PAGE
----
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skills, statistics and new age data sets

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  • skills, statistics and new age data sets

    I was never really impressed with new age data sets, ie, WAR and other numbers that come from slicing and dicing other data and now "normalized" against league averages and so on. Obviously a lot of baseball is played situationally with hitters and pitchers not in control of the trial events, and that tends to leave a poor sample size of comparable at bats with which to judge players against one another.

    But when I got a look at this pic, I became even less enthralled with them, especially when there was some effort to apply the math to old time players and rate them against today's players:

    ERNIEBANKS-slide-ODC1-superJumbo-v2 2.jpg

    If you look at Ernie Banks carefully, you will note his bottom hand is wrong on the bat; he has the bat in his palm, not his fingers. No coach today would teach a kid to hit like that; it is horrible form.

    I kept looking out for stuff like that in old videos, and found it even in MLB Network highlight shows about the 1980's. You'll see good hitters stepping in the bucket and/or being outside the ball; fielders who don't get down enough to prevent batted balls from going through them; pitchers with inconsistent mechanics and being wide open as they complete the pitch. Also, in the absence of lots and lots of hard throwers, you can see hitters sitting on the fastball and being able to adjust much more commonly. It is actually pretty terrible to watch.

    As a slight comparison, evaluating play based on football Moneyball type reporting isn't good at all: there have been a ton of very significant rule changes so trying to compare Joe Namath with Joe Montana with Joe Flacco with something like QB ratings makes no sense.

    I think changing times have affected baseball at least as much. Between the added money that makes baseball players full timers; the addition of weight room and cross fit training to their regimens, the addition of video training, and the evidently much improved techniques that exist across the board and go to kids as early as ten and twelve years old, I think it is time to forget trying to use compiled data to judge who was good and who wasn't across time.

    I just like to watch the games and not worry about WAR.
    Attached Files

  • #2
    cool story bro

    Comment


    • #3
      1. Sabermetrics are not the least bit interested in how batter's stand or hold their bat.

      2. It is a massive strawman that people who follow analytics do not actually enjoy watching baseball, esp. the aesthetics of it. This is 100% untrue. Go to a SB Nation team site on a gameday thread and listen to the saberhead's emotions during the ups and downs, etc. It is just as raw and emotional as you would find with 60 year olds at a baseball game. We love baseball too. It is a different way to follow and analyze baseball- not a right or wrong way. Let people enjoy the sport how they choose - lord knows with the sport's dwindling popularity, you will need the young, tech-savvy whipper snappers of the world to keep paying attention to keep the sport on page two of the interweb sites. Driving them away would be quite foolish.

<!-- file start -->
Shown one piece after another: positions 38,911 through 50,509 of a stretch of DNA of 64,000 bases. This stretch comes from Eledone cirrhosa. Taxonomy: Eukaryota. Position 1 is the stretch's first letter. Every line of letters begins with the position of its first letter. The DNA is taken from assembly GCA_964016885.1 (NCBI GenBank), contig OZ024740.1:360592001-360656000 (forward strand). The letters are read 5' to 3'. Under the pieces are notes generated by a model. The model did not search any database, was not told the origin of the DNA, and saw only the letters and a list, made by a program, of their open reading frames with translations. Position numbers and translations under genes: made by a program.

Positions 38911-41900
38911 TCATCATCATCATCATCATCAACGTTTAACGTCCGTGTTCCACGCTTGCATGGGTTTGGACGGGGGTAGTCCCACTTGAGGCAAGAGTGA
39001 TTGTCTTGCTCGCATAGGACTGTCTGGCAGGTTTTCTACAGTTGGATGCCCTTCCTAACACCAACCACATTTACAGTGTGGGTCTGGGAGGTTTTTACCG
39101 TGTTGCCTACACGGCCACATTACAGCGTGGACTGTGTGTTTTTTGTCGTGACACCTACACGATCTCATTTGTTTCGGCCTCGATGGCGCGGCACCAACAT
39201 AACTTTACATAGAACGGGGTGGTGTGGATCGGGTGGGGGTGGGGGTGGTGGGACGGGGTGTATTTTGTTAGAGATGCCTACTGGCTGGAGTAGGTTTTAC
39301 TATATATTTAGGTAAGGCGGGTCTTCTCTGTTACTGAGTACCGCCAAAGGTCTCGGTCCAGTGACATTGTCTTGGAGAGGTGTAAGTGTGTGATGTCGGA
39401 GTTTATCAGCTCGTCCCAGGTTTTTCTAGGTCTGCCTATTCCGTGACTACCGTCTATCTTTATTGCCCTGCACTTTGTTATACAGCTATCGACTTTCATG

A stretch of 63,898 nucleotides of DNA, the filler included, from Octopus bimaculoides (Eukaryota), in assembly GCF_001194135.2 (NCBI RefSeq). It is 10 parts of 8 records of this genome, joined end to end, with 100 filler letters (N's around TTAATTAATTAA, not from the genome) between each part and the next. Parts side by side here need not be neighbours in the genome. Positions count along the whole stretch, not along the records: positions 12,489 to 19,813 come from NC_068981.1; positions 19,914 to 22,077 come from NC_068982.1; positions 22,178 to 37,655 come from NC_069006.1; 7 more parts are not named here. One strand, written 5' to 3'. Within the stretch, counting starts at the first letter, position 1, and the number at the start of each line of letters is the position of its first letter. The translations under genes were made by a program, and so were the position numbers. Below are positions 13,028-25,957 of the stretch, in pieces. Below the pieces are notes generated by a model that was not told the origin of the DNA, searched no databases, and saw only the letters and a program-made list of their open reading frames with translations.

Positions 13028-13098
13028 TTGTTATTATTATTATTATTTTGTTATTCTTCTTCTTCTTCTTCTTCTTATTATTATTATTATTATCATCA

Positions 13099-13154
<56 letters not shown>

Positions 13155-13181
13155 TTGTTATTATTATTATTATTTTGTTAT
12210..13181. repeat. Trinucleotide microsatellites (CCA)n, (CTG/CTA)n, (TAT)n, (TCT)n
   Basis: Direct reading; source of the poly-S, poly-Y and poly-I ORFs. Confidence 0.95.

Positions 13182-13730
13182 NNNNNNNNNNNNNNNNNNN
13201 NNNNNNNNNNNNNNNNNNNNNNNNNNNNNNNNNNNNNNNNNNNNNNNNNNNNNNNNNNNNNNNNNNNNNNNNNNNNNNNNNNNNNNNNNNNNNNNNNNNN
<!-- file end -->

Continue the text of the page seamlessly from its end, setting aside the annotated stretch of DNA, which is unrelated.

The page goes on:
They aren't worried about WAR in the middle of games either. Now afterwards...
      1885 1886 1926 1931 1934 1942 1944 1946 1964 1967 1982 2006 2011

      1887 1888 1928 1930 1943 1968 1985 1987 2004 2013

      1996 2000 2001 2002 2005 2009 2012 2014 2015


      The Top 100 Pitchers In MLB History
      The Top 100 Position Players In MLB History

      Comment


      • #4
        regarding the batting style:


        If you look at Analysis of old time Players vs modern Players from end of the load to contact the swing is not that different. the swing of the old timers is often a Little flatter and less upward.

        what is different is that the modern Players have tightened up their load and pre swing movements to adjust for the higher pitch Speeds. mel ott dropped his bat almost parallel to the ground before he loaded upward and babe ruth took a huge stride. generally the modern swings tend to be a Little tighter and shorter.

        old time Players often likely would Need to make a couple adjustments but so do many minor league Players. I think most stars of the past like ruth, cobb and others could make adjustments pretty quickly.

        but yes, Overall the game is now better athletically and mechanically. Players are stronger, throw harder and are better defensively. but of course they also have Training Environments that Players of the past did not have.